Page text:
y speaking, this phenomenon
is alled 'Trichoptilosis' and is the logitudinal splitting of the hair fibre
. It is the cause of the stripping of the protective cuticle
from the ends of a hair
shaft, often as a result of over-processing. This could be through chemical trauma
, such as bleaching
or repeated dying. It could also be the result of physical trauma
, such as brushing your hair while it is still wet
or letting it get loose
and lash about in windy environments, especially warm
windy environments. It more commonly happens to brittle hair while suffering from other hair shaft defects such as bamboo hair
(trichorrhexis invaginata), monilethrix, trichothiodystrophy, Netherton's syndrome, and pili torti.
Usually the shaft may split two or three ways, and the split may range from some mm to 3 cm. more severe damage however, induces more severe splitting. Splits may run many cm long in very weathered hair.
On some occasions, the hair splitting may occur towards the middle of the hair shaft due to cuticle stripping but are held by one strand at the shaft.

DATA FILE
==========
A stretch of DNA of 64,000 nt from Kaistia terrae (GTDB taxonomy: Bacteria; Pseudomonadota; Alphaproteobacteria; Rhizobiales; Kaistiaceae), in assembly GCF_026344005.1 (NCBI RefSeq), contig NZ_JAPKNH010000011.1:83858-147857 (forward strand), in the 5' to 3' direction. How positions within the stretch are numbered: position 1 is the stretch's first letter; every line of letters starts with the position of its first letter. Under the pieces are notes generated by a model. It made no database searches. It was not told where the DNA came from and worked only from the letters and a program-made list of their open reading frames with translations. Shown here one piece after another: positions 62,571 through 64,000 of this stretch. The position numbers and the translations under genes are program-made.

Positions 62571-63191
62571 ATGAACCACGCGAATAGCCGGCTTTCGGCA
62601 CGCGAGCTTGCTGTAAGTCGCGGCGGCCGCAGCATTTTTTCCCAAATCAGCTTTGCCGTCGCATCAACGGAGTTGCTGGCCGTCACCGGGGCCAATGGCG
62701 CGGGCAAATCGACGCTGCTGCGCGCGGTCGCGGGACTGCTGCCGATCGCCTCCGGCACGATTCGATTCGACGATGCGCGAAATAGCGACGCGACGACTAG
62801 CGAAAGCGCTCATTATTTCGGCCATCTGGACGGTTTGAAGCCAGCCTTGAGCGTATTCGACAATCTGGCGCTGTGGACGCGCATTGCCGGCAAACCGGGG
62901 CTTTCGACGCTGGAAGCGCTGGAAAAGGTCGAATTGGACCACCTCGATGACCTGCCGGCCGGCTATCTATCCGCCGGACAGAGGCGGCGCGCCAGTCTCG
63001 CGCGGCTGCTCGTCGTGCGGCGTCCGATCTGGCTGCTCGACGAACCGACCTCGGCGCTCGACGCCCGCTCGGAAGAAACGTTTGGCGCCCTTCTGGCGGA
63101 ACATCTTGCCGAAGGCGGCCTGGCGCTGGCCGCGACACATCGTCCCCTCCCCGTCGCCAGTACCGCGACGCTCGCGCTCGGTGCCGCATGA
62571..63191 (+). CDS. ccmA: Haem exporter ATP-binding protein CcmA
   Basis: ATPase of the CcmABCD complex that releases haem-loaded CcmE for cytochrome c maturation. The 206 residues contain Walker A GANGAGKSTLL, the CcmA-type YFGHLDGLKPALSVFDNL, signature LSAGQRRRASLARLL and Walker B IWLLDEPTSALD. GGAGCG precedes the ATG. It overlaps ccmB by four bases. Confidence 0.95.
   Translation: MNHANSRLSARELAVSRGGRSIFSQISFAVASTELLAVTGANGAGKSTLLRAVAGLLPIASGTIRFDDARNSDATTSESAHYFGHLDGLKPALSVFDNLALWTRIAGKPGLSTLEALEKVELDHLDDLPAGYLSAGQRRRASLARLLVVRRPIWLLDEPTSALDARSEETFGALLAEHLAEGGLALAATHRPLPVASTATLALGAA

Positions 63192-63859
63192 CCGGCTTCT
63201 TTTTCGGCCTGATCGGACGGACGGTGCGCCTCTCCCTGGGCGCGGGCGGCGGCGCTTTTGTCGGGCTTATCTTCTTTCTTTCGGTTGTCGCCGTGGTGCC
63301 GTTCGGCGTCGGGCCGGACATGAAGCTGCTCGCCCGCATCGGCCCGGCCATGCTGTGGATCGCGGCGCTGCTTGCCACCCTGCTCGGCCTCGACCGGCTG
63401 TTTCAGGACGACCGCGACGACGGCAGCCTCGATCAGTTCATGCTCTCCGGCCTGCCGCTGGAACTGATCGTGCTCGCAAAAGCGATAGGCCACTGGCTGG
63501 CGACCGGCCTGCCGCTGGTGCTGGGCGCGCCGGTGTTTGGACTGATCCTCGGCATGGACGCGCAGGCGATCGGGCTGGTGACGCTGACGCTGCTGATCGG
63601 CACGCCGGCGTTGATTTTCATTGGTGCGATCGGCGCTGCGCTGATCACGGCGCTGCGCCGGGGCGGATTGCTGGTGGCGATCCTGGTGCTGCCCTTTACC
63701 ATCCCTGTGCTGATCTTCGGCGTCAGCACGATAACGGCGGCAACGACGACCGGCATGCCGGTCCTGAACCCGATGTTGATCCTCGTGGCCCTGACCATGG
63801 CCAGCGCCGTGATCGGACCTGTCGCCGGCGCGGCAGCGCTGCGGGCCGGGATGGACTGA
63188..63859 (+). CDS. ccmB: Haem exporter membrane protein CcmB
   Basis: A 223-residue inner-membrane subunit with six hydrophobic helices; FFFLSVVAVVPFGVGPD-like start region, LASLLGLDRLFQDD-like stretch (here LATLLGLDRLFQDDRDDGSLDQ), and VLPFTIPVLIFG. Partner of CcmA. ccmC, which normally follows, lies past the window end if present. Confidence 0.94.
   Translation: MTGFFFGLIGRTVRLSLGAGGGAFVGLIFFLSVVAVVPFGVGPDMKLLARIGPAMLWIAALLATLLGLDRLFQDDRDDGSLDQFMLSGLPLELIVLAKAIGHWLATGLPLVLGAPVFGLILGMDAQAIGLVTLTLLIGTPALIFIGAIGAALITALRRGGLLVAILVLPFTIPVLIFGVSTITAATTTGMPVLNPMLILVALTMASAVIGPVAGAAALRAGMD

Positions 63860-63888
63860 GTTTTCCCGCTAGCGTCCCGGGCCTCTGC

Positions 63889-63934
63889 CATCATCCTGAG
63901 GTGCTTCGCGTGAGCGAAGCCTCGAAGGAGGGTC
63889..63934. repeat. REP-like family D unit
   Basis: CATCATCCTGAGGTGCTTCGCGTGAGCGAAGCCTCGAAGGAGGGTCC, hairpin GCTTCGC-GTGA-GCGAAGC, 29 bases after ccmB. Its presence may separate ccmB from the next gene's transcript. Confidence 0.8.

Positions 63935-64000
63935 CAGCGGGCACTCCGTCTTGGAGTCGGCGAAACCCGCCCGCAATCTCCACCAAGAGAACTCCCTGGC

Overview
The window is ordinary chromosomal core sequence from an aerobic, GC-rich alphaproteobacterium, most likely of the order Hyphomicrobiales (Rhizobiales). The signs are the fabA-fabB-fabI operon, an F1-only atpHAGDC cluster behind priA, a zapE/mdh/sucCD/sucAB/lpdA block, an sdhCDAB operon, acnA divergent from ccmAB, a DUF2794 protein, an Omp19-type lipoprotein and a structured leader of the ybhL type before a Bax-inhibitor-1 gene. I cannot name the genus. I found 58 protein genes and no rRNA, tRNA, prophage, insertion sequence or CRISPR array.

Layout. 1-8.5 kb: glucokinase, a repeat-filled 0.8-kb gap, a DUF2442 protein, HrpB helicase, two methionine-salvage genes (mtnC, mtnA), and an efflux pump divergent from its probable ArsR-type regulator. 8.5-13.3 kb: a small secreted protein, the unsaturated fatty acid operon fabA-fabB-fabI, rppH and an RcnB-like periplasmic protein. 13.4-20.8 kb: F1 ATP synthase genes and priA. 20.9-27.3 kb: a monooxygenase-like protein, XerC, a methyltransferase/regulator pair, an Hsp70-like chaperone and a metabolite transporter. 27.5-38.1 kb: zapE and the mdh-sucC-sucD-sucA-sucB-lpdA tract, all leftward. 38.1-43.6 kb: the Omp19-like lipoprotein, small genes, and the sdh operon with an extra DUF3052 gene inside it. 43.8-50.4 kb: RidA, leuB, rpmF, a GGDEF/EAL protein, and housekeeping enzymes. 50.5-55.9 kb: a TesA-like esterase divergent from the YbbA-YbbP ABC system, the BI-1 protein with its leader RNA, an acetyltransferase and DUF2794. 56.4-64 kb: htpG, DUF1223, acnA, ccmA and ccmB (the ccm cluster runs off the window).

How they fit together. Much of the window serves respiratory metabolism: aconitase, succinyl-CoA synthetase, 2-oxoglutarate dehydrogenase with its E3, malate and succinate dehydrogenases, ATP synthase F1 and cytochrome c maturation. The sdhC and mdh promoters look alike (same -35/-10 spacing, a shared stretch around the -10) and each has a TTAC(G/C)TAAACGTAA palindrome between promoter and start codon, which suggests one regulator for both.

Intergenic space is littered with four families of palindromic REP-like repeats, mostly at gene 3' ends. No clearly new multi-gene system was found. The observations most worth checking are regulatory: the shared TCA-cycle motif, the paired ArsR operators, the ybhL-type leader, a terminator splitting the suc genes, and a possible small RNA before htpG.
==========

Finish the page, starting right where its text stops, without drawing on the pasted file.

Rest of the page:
There is no way of replacing the cuticle form the hair once it is removed. There are certain treatments that involve gluing the hair, but these don't last long and don't work too well. the best way to remove split ends is to cut the hair - sometimes drastic cuts need to be made, since the line of damage in the shaft might run longer than one imagines and the splits will reappear in a matter of days. But they will not go on their own and delaying the trimming will only make the situation worse, since the split is likely to lengthen.
Finally in the case of the dreaded Trichoptilosis, prevention is defintely better than cure. So if you are completely vain (like moi), avoid getting your hair wet with salt water and sunbathing, use only a wide toothed comb while combing as-yet-wet hair, do not sit in cars with windows open in hot weather and never ever use rubber bands to tie your hair up - use only soft-material-covered scrunchies.